Motorized weeders for rice production (cut and bury)


Keeping encroachment of rice crops by weeds under control is a major problem for millions of smallholder farmers in Sub-Saharan Africa (SSA) that clear paddy fields by hand, owing to the high labour-demand and large cost of this traditional practice. Poor management of weed is estimated to be responsible for grain yield losses of at least 2.2 million tons per year across the whole of SSA, respectively worth US $ 1.45 billion and almost half the total imports of rice. Small-sized motorized units for weeding in between the lines of rice crops exist that greatly speed up the work and cut down on labour requirements in comparison to manual clearing of paddies. The low capital costs and high efficacy of these mechanized technologies bode well with smallholder rice farmers, and has fostered their successful widespread scaling in rural communities of Asia and South-America over the past decade. Improvements of weed control in paddy fields achieved with simple motorized equipment are directly increasing rice grain production and quality, and reducing needs of fertilizer input and additional irrigation.

About the Solution

Walking tractors designed to uproot, cut and bury weeds within the lines of evenly planted rice crops that make it possible for one person to clear one hectare of paddy field in ten hours whereas it would take more than 100 hours with manual labour. The specific design of the weeders ensures minimal disturbance to roots of rice crops and soil surfaces of farms. Litter from cleared encroacher plants decomposes underground where it delivers nutrients back to crop stands. Units are propelled by small engines that limit their weight and allows for easy passing and turning over fully soaked paddy soils, with weeders of one horsepower typically clearing three rows at a time. Blades on top of the wheels give forward traction to the machine while weeds are thrashed, and their width has to be aligned with the spacing between rows. Farmers can utilize motorized weeder technologies to clear paddy fields as soon as rice plants have sprouted and up until the canopy closes at flowering stage (week 8). Hands-on demonstrations of rotary power units with rice growers in Tanzania and Madagascar found that 85% consider it to be a cost-effective and time-saving option for clearing weeds from paddy fields. Walking tractors with rotary blades typically clear 70-80% of weeds from rice fields in one go, but nonetheless produce similar grains yields as when more than 90% of weeds are picked by hand.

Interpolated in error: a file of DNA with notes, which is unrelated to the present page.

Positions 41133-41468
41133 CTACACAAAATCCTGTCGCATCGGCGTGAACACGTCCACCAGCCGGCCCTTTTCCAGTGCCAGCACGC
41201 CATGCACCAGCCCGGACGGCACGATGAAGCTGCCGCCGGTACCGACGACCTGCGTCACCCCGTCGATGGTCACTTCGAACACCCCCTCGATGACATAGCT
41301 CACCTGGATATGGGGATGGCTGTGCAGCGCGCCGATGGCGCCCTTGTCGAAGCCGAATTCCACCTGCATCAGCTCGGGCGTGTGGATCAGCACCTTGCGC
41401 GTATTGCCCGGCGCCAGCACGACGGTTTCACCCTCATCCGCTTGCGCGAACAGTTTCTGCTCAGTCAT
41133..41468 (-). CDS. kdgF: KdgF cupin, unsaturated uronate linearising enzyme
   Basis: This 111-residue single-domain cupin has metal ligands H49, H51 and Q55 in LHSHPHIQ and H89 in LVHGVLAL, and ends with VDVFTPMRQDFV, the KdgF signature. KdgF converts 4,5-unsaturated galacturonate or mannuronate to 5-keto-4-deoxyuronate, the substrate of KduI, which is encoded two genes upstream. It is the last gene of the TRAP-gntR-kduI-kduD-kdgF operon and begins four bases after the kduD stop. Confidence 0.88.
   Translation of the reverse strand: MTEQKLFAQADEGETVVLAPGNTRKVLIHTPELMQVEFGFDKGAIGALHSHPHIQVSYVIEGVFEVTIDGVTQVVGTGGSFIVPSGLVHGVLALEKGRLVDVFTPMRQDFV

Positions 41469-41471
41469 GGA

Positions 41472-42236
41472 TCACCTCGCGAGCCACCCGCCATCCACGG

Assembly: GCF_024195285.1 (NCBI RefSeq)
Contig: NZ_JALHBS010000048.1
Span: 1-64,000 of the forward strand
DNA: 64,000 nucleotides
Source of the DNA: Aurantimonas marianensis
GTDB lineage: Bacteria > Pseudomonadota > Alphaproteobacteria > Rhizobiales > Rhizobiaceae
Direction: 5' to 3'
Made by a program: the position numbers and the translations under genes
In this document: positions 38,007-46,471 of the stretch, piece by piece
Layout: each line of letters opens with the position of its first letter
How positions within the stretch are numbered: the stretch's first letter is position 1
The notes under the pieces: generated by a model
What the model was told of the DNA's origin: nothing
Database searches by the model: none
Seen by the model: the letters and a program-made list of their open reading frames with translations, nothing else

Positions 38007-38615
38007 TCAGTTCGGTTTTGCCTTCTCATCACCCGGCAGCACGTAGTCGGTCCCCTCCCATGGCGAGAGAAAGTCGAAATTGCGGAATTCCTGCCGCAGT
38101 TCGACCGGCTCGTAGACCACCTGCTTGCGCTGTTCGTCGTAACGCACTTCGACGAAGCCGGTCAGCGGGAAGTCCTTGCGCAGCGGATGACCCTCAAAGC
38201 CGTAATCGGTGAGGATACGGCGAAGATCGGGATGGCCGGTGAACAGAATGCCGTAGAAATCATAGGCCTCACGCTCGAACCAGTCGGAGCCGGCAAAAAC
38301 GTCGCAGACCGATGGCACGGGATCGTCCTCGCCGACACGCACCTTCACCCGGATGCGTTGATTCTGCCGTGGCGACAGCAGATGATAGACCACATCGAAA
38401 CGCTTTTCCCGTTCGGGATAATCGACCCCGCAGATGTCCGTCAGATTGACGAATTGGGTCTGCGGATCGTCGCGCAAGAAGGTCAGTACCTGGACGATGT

Unsatisfactory weed control is one of the main limiting factor for rice production across SSA due to widespread dependence on manual removal and low levels of herbicide application that are unable to control high rates of infestation and distribution. Motorized weeding units are technically and financially suitable for both subsistence and commercial farmers, which offers unique opportunities to improve on current levels of crop protection and grain production under diverse agro-ecological and socio-economic contexts. Specific types of rotary power weeders are designed for operating on waterlogged or dry soils that allow using the technology in flooded lowlands and rainfed uplands. All of the weed species occurring in rice fields across SSA can be effectively managed with motorized units, including parasites like Striga and Rhamphicarpa.

Walking tractor units for weeding in between lines of rice have one or more wheels fitted with J-shaped blades pointing against the direction of travel that enter the soil up to a depth of 10cm depth, and thrash shoots and roots by pulling them under. The width of blades is determining forward speeds, depth of operation, plant damage and weeding efficiency; which needs to be altered in line with the characteristics of soil and farmer objectives. Units are propelled by compact two-stroke petrol motors with one to five horsepower and maneuvered with the handle bar mounted behind the wheel axil. Multiple agricultural equipment manufacturers are selling completely assembled rotary power weeders, and crafters in rural communities can also construct units with locally available parts.